Online the other day, an evolutionist poster went into great detail describing large wooden ships of recent history. In the last couple of centuries, wooden ships have been built that measure 300-400’ – sometimes longer. It’s been our experience, however, that wooden ships this large leak terribly and require constant pumping to stay afloat.
One example of such a ship is the Wyoming: a six-masted schooner 450’ long. It was built in 1909 of 6” thick, pine planks and secured with 90 iron cross-bracings. Even so, it had to be pumped regularly to remove water and eventually foundered in heavy seas in 1924. All souls were lost.
The poster’s point was this: if modern ship builders are not able to build large, water-tight wooden ships, then how could Noah have built the
At first hearing, this sounds like a reasonably objection to the Flood account. But we should not overlook the fact that this is a textbook example of an argument from ignorance (argumentum ad ignorantiam). An argument from ignorance is a fallacious argument that basically states if we don’t know how something was done, then it can’t be – or couldn’t have been – done. In the case of the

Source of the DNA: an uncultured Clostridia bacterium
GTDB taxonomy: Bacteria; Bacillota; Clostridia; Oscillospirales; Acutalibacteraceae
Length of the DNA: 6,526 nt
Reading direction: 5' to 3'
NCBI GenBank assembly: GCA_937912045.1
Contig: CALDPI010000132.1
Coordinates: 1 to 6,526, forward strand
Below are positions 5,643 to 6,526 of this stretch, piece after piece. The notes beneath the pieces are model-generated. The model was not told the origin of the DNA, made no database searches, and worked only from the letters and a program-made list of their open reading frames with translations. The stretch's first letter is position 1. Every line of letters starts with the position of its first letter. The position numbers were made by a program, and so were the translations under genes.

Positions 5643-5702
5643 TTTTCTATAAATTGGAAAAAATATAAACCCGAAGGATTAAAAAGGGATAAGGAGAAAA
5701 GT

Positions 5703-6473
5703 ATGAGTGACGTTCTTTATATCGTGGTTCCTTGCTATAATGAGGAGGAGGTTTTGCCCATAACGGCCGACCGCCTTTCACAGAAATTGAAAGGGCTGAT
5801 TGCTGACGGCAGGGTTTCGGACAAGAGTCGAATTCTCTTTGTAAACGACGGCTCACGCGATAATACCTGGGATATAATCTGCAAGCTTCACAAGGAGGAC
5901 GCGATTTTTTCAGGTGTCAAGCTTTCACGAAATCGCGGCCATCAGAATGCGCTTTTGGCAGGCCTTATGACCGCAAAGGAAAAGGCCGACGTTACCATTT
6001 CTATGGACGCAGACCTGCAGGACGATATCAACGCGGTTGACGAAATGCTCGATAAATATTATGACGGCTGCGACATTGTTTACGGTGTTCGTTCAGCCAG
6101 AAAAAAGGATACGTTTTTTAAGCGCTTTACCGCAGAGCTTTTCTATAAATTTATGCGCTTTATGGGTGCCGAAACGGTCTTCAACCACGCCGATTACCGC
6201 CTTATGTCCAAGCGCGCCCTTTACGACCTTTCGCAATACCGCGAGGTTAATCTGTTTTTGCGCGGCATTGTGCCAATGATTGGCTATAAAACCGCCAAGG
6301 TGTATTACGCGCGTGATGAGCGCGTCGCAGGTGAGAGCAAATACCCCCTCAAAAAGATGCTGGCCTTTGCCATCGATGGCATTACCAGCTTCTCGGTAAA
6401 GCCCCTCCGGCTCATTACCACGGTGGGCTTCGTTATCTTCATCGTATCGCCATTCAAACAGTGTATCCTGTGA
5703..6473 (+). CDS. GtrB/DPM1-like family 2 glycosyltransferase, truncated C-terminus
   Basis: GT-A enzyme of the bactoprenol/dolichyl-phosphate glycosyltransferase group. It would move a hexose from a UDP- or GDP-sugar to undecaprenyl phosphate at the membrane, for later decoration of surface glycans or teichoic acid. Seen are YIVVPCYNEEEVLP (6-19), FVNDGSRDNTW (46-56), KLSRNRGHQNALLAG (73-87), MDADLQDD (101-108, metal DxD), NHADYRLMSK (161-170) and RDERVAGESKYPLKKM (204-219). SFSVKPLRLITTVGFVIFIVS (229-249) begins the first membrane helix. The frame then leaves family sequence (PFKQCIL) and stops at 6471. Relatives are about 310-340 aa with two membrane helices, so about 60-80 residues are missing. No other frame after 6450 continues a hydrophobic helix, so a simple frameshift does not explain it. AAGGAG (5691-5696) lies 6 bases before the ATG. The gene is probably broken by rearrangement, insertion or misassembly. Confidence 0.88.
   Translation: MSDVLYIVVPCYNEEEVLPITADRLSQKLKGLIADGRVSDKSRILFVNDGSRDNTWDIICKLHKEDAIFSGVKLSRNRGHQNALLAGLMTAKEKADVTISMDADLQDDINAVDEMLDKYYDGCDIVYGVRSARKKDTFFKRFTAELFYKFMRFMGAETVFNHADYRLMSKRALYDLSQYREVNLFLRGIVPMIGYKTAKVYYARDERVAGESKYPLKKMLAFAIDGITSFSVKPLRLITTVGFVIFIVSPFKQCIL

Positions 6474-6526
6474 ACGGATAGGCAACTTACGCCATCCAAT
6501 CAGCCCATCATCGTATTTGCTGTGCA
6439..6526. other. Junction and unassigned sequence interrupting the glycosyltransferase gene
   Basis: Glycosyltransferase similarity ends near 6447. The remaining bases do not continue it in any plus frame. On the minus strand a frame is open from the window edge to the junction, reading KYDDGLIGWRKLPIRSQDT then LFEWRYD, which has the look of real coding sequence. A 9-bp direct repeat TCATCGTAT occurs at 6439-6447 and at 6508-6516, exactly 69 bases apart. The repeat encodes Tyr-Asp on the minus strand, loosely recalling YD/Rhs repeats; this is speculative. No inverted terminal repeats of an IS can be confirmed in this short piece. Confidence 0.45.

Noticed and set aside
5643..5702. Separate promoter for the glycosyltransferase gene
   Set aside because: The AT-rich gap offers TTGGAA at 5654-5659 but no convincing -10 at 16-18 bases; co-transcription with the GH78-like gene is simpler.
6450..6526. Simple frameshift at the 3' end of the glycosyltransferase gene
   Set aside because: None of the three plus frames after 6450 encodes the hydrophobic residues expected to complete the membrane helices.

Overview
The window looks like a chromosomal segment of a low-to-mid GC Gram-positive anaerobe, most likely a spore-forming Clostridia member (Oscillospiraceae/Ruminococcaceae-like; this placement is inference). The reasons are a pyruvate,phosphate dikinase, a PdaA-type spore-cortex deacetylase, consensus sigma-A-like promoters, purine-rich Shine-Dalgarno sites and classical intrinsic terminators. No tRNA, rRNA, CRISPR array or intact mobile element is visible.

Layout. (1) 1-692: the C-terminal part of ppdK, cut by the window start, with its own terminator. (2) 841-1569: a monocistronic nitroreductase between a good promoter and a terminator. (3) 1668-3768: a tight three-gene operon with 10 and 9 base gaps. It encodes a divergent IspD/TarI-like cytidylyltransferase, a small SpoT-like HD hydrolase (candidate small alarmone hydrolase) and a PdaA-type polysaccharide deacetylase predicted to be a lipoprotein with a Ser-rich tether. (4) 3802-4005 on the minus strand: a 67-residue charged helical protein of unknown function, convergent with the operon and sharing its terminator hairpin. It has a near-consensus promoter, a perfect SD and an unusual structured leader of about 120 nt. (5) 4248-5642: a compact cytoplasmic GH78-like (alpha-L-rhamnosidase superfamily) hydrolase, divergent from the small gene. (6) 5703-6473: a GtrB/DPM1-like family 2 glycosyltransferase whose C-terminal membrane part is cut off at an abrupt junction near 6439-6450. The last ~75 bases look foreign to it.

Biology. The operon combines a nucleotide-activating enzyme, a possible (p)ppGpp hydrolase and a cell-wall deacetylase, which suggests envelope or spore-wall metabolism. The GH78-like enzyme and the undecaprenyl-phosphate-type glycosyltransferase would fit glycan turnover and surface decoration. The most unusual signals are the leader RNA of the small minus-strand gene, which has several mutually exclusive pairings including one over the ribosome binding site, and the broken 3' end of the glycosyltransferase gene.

Often times, these types of arguments aren’t recognized for what they truly are. The person who makes the claim sincerely believes he has exhausted every possible scenario and found there is no possible solution. But a good way to see how ridiculous these types of arguments are, we need only look at some examples from the past:
Since the time Icarus supposedly built wings and escaped
Arguments about the
Here are some other classic examples of arguments from ignorance:
"There is no reason anyone would want a computer in their home," Ken Olson, president, chairman and founder of Digital Equipment Corp., 1977.
"This 'telephone' has too many shortcomings to be seriously considered as a means of communication. The device is inherently of no value to us,"
"While theoretically and technically television may be feasible, commercially and financially it is an impossibility," Lee DeForest, inventor.
"There is not the slightest indication that nuclear energy will ever be obtainable. It would mean that the atom would have to be shattered at will," Albert Einstein, 1932.
"The bomb will never go off. I speak as an expert in explosives," Admiral William Leahy, U.S. Atomic Bomb Project.
“A wooden ship the size of the
All of these statements were made from ignorance. In retrospect, most of them were shown to be absurd. The one about the